Wednesday, February 06, 2008

What does the Obama phenomenon tell us about the coming changes in our world?

What an exciting night in the US primaries. Mrs Clinton seems to have held her own in the populous New York, New Jersey, Massachussets and California despite wall-to-wall Obama mania in the press combined with attacks on her. A tough woman. But Obama did really well too, cleaning up the mid-west and north-west and taking more states than Mrs Clinton.

Even if Mrs Clinton wins the nomination and becomes President, it is clear that something very important is happening in the USA and it is personified by Obama. In my last post I wrote about the shifts that occur when new generations come of age. Obama is sort of the left-wing marker that Barry Goldwater was for the right-wing in 1964. It's important to remember that the Boomers, born 1946 to 1960, did not vote for John F Kennedy. They were too young to vote for him, he was just before their time. Their first insurgent election was 1964, when they supported Goldwater. They were far too few in 1964 to make a difference - but the Goldwater phenomenon was realised with Reagan in the 80's when the Boomers had come of age in sufficient numbers to dominate.

Obama is a similar marker of the views of a new generation. The Millenials in the US are really keen on voting, they trend leftwards and seem quite civic minded - they can't bear torture, they are quite internationalist and are thinking about universal health-care, a big shift for the US. And we are at the early stages of this phenomenon - the US Millenial generation is very big (twice the size of Generation X) and only about eight years of this generation is currently old enough to vote - we won't see their full power till about 2018, when lots more of them come of age. This is a very exciting and important change and we will experience it this side of the Atlantic too.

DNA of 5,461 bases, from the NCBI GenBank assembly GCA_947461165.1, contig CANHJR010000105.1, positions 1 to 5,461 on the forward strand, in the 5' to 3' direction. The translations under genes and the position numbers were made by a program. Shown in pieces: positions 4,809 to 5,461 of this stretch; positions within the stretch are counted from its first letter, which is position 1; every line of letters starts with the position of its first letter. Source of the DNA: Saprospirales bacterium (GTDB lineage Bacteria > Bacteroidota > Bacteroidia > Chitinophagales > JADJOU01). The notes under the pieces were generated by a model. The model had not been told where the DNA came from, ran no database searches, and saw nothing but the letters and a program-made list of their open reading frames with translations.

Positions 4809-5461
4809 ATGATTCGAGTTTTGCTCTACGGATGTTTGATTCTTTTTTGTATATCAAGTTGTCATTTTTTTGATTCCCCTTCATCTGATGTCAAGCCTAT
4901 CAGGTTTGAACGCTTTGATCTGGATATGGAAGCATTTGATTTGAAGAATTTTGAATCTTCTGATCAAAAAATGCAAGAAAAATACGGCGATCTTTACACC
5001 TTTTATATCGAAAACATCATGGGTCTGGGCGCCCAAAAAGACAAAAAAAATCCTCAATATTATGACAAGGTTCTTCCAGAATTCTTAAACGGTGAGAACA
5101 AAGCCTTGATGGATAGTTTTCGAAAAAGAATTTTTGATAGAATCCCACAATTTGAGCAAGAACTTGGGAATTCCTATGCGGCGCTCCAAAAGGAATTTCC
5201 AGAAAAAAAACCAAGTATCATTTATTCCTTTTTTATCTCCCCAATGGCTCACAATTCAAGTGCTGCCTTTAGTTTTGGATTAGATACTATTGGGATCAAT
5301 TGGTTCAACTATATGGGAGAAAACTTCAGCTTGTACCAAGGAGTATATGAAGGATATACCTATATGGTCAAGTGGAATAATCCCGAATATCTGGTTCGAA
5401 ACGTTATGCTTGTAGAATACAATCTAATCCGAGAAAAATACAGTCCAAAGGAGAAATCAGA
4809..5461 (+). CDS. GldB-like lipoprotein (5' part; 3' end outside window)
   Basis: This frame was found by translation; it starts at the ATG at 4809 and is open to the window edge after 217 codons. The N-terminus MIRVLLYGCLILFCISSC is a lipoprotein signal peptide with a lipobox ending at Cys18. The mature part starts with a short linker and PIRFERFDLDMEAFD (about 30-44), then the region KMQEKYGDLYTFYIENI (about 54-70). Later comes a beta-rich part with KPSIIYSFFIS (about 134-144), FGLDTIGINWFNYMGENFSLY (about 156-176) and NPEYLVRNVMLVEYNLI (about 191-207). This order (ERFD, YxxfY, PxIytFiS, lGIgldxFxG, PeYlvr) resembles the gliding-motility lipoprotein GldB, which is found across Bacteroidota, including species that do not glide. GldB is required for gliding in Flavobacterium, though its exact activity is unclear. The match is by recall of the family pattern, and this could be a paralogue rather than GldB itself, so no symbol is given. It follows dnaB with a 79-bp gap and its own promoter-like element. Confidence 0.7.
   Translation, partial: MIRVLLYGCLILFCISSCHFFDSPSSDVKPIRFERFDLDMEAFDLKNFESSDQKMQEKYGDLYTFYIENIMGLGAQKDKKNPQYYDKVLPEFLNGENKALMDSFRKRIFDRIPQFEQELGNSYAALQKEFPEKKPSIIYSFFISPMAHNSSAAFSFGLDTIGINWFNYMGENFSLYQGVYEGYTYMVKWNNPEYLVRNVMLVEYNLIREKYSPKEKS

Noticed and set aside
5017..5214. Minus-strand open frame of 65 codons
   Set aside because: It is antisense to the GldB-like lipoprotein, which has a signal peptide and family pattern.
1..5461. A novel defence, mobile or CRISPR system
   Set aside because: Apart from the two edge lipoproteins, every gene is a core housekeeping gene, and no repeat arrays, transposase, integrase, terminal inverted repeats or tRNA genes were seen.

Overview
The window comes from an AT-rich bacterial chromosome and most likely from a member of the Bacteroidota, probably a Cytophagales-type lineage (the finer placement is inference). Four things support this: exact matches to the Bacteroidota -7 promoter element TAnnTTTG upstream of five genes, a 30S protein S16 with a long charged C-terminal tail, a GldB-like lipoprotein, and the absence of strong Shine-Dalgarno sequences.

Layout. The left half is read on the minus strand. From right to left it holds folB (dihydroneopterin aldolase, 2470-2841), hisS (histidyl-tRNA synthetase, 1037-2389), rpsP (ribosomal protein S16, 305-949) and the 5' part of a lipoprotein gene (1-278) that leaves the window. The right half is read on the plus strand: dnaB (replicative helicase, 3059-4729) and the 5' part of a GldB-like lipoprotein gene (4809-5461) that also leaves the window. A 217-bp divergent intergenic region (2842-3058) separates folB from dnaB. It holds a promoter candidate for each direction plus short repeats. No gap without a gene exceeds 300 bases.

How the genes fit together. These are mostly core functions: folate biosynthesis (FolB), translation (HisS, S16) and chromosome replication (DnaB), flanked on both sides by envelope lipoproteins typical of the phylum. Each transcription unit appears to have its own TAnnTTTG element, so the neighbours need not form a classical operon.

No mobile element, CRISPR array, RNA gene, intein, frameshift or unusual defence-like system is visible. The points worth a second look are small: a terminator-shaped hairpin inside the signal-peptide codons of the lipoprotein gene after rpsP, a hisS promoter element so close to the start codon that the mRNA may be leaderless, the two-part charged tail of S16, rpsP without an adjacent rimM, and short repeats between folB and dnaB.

The UK Millenial generation is much smaller than the US one, but they are still bigger than our Generation X. They also seem to be trending leftwards and it remains to be seen what effect this has. It's quite possible they will move politics in general and the Labour party leftwards slightly, because while the cynical non-ideological Gen X demanded pragmatism, triangulation and steady economics from their politics (which New Labour duly supplied), the Millenials seem to be more interested in fairness, civics, human rights, citizens rights. The good news is that polls show this generation is trending left, they believe in government, regulation and the welfare state and are internationalist, so it will be difficult for "smaller-state" conservatives to win them over - indeed polls show that most Tory support currently comes from the 50+ Boomer generation who seem nostalgic for the 1980's. The Tory hatred of the Human Rights Act, Europe and the world, doesn't chime with the Millenials either.

We live in very interesting times because I believe the Labour party will need to reinvent itself again - possibly into Civic Labour and shed the authoritarian impulses that we've inherited from Blair. And we need to do this before 2012 at the latest, or the Lib Dems will move into this space. People like Caroline Flint need to take note - times are a-changing and pandering to the Daily Mail won't cut it anymore, as the Mail represents the Boomer generation whose influence is waning.

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